Dozens of people were dispersed this Tuesday by the Haitian National Police (PNH) after fleeing their homes in the Tabarre neighborhood of the capital due to violence by armed gangs; they stationed themselves in front of the United States embassy looking for security.
“We are forced to leave our houses because of the bandits. We came to take refuge in front of the embassy. They fired tear gas at us to dissolve us, ”Sonia, 37, who was in the place with her three children, told EFE.
The use of tear gas created a tense situation around the legation, with the congregants running in all directions.
There were babies, children, women, and especially young people from areas such as Dumornay, Gillette, and Marquette in Tabarre, prey to gang violence.
After being evicted, Sonia said she was forced to return home, despite the precarious security situation. “‘I will return. I came to the embassy for help; they fired tear gas at me. I sign to go home; if I die, I will die at home, ”she exclaimed in anguish.
Since the weekend, the gangs have returned to action in various parts of the Port-au-Prince metropolitan area and other Haitian cities, increasing the number of kidnappings and the proliferation of armed attacks throughout the country.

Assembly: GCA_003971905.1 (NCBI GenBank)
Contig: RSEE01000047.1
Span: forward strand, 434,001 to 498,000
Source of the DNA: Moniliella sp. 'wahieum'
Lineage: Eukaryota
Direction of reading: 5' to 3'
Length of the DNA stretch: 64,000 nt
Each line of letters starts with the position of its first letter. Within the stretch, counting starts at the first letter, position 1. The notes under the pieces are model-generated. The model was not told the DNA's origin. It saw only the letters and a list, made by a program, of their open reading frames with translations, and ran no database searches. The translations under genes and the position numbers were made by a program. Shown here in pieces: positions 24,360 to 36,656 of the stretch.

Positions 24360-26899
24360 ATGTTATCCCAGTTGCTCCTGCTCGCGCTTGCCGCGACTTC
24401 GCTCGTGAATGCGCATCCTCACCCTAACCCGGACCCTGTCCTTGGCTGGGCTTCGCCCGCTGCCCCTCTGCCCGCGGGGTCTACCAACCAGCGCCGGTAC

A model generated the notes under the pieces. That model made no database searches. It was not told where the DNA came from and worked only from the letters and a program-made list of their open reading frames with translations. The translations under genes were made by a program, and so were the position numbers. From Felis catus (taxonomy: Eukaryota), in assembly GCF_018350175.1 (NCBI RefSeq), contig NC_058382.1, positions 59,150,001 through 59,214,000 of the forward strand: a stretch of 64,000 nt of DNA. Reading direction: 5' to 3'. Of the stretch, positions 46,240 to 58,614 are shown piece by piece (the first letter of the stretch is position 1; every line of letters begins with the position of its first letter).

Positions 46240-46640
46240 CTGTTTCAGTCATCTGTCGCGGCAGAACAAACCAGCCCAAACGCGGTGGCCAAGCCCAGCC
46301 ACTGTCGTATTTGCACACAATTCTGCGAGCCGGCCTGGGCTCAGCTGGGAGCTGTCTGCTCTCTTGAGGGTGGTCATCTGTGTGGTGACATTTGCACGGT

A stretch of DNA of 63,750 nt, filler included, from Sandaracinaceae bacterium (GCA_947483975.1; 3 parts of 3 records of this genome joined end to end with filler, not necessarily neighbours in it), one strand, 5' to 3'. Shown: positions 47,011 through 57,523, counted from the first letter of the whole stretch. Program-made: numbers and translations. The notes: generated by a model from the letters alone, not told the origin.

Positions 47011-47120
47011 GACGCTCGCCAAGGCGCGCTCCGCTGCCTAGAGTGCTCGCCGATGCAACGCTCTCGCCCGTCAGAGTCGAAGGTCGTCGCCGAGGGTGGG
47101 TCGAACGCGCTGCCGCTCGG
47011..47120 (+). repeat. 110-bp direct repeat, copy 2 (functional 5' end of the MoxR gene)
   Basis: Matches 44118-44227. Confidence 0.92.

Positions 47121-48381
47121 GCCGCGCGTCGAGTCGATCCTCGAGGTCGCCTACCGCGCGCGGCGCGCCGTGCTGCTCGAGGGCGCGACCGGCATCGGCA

The armed gangs have resurfaced amid the decline of the Bwa Kale justice movement, which has led to the deaths of more than 200 suspected criminals and associates of the bandits who have wreaked havoc for the past five years.
Last weekend, at least a dozen people were kidnapped in Haiti, including a journalist, while the Police seem powerless to deal with the situation.
On Monday, the 17th of this month, the United Nations World Food Program (WFP) reported that it would have to cut food aid in Haiti due to a lack of funds.
“Tragically, this means that 100,000 of the most vulnerable Haitians are forced to survive this month without any help from WFP,” a statement said.
WFP said that with the current level of funding for the year, the agency does not have the resources to provide food aid to the 750,000 people who urgently need it.
The funding decline comes at a time when 4.9 million Haitians, nearly half the population, face humanitarian needs and can’t find enough to eat.
The WFP response plan is only 16% funded, although six months of 2023 have already passed.